If you’ve ever experienced a potential client calling to ask if you offer services such as body scrubs, muds or other spa treatments, and had to reply “no,” consider this: If a client goes to a spa to get a treatment she’s seeking, she may get her massage there, too—even if only for the sake of convenience.
It’s easier than you may think to include spa add-ons in your menu of services, even if your practice is not a traditional spa environment. If you’re doing a lot of deep tissue massage, breaking up your routine with a spa treatment or two may help save your hands and leave you less tired at the end of the day.
Scrubs and muds
The supplies you’ll need to offer spa scrub or mud treatments are minimal. A towel cabi is a great investment, and is not only good for spa treatments, but will also be useful whenever you need to apply heat to a client. The simple act of putting a warm towel over the client’s face at the end of a massage is a nice touch that will open up sinuses after the client has been lying prone.
Once you apply a scrub or mud to the client, use warm towels to remove the substance. There are also waterless muds available that peel off.
You’ll want to protect your massage table and linens during spa treatments by using disposable products. Plastic and paper sheets are available from spa and massage distributors at a reasonable price.
A thermal blanket to cover the client while mud is on the body is another inexpensive investment.
Towels, washcloths and the products are the only other expenses.
Products such as body scrubs and mud can be—and should be, if you’re just starting out—purchased in small sizes; you don’t want to purchase a gallon or more that could spoil before you use it until you see how it goes.
Paraffin treatments are an excellent way to add a spa experience to your practice. Once you invest in a paraffin warmer, you’ll find the cost per treatment to be minimal—less than $1 per hand or foot treatment. It’s so inexpensive, it’s a great treatment to give away to celebrate a client’s birthday, or to offer someone who had to wait a few minutes extra before an appointment. It’s also a way to increase your bottom line.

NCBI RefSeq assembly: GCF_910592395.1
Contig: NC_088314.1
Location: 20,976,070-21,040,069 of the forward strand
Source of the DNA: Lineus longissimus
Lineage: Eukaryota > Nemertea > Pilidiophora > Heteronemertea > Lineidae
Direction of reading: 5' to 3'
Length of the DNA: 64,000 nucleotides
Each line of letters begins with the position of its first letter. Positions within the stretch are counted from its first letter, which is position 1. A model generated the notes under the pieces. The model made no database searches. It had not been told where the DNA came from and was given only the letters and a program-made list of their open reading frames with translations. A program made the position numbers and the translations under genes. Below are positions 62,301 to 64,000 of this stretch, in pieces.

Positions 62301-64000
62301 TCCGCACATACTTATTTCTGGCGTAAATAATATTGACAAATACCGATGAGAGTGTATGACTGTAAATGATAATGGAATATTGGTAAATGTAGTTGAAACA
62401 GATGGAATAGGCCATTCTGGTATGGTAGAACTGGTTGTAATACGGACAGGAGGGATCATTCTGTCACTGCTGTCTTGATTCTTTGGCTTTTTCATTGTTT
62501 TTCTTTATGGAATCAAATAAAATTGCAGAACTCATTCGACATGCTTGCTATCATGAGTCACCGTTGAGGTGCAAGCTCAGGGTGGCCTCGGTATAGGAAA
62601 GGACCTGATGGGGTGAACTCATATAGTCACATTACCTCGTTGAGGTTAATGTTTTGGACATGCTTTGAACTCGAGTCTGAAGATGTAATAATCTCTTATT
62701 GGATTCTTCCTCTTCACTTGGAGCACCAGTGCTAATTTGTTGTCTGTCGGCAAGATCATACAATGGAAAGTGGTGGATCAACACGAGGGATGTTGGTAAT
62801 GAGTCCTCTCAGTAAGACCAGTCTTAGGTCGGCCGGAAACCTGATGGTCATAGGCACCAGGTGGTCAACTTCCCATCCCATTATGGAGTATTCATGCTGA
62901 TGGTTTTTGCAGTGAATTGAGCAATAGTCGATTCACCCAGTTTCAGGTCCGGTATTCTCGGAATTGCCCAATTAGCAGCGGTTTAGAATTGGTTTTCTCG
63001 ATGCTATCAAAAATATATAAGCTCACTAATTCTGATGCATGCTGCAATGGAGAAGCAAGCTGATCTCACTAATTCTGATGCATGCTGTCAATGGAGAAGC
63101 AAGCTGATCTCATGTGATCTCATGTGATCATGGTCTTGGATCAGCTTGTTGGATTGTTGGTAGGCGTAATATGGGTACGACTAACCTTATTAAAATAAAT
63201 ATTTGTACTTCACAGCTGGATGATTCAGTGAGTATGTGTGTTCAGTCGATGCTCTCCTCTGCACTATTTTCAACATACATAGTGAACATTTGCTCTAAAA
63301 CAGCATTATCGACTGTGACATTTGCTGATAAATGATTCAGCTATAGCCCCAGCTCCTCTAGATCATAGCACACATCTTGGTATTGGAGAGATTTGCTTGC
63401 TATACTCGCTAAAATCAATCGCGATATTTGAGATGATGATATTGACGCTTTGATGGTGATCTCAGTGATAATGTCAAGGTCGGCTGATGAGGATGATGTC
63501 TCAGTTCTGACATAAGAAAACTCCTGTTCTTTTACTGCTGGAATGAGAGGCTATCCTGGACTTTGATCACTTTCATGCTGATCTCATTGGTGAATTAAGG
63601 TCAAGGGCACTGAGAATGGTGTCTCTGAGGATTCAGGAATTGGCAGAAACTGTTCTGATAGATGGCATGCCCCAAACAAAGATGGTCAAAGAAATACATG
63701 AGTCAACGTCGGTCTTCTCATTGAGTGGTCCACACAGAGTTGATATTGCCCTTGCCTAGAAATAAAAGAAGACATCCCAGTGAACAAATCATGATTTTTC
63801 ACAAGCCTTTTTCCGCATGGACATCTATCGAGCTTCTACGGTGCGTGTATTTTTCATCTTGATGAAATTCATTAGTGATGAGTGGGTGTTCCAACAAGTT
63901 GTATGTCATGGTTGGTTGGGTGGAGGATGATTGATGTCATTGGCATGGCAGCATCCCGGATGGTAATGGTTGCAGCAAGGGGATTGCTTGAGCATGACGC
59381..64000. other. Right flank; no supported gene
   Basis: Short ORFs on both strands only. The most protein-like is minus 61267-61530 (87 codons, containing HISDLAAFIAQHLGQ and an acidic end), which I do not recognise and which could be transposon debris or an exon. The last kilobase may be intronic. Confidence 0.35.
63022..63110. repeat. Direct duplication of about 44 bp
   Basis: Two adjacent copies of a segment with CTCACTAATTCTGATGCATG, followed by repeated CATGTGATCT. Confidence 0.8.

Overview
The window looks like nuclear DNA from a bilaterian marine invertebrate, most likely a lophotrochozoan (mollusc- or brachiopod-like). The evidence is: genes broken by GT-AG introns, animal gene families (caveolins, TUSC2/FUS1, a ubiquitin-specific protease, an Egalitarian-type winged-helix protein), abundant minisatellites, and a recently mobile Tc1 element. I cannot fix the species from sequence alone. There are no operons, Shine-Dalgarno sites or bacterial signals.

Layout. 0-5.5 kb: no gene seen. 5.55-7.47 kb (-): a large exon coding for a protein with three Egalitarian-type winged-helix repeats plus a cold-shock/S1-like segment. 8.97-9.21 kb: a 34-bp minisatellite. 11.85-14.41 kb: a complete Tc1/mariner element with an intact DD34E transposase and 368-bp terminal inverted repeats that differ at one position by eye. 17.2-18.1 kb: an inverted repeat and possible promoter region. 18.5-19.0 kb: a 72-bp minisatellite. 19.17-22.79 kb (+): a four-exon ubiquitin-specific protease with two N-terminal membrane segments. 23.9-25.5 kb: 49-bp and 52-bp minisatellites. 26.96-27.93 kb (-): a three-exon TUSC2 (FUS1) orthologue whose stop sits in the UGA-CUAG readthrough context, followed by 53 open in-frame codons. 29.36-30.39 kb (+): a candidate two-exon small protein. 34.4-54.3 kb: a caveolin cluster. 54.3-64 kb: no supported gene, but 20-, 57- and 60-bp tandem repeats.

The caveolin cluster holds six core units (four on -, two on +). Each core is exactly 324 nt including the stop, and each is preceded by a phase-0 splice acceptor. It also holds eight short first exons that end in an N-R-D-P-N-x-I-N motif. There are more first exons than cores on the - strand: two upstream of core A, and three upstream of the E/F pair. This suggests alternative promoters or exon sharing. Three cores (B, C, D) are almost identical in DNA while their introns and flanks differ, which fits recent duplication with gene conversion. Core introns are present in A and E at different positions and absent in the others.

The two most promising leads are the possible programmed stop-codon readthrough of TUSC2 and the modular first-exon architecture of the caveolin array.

Paraffin feels wonderful to people who suffer from arthritis in their hands, and those who have cracked, dry skin will love the way it leaves their skin feeling. Paraffin treatments can also be done on the feet or elbows, or painted on to any part of the body with a body brush.
Hot stone (and cold stone) massage is often thought of as a spa treatment, but anyone who has been properly trained in the technique can offer stone massage. Traditional hot stones aren’t the only option; these days there are battery-operated rechargeable hot stones available, heated mitts, warm bamboo, heated shells—plenty of options.
Please seek proper training in these techniques, including safety and sanitation protocols, before performing hot or cold therapies.
Selling spa add-ons
Promote your spa treatments on your website, and in your newsletter and client emails. For example, as dry skin is a problem for a lot of people in the winter, say something like, “Exfoliate and moisturize your dry winter skin and get ready for bathing suit weather with a salt scrub,” or “Leave your skin glowing and feeling smooth with a relaxing mud treatment,” or “Soothe your aching hands with a warm paraffin treatment.”
Remember, any time you add extra services onto a regular massage, charge for them. It’s a good idea to do an Internet search for day spas and other therapists in your area to see what the average charge is for value-added services, and charge what the market will allow.
Take treatments on the road
Therapists who provide on-site massage can offer spa treatments at clients’ homes—and since the client will have a shower at home, you won’t have to wash off the product. The same goes for those therapists who practice from their own homes, or in studios that contain a shower.
Applying a nice body lotion after the treatment is sure to leave your client’s skin feeling smooth and silky.
Pamper and relax
One word of advice: Don’t make claims about what a spa treatment is going to do, other than be relaxing and revitalizing for the skin. Avoid promising clients that you’re going to get rid of cellulite, flush out toxins or make them lose weight. Spa treatments, by their very nature, are all about pampering—so make clients feel pampered.
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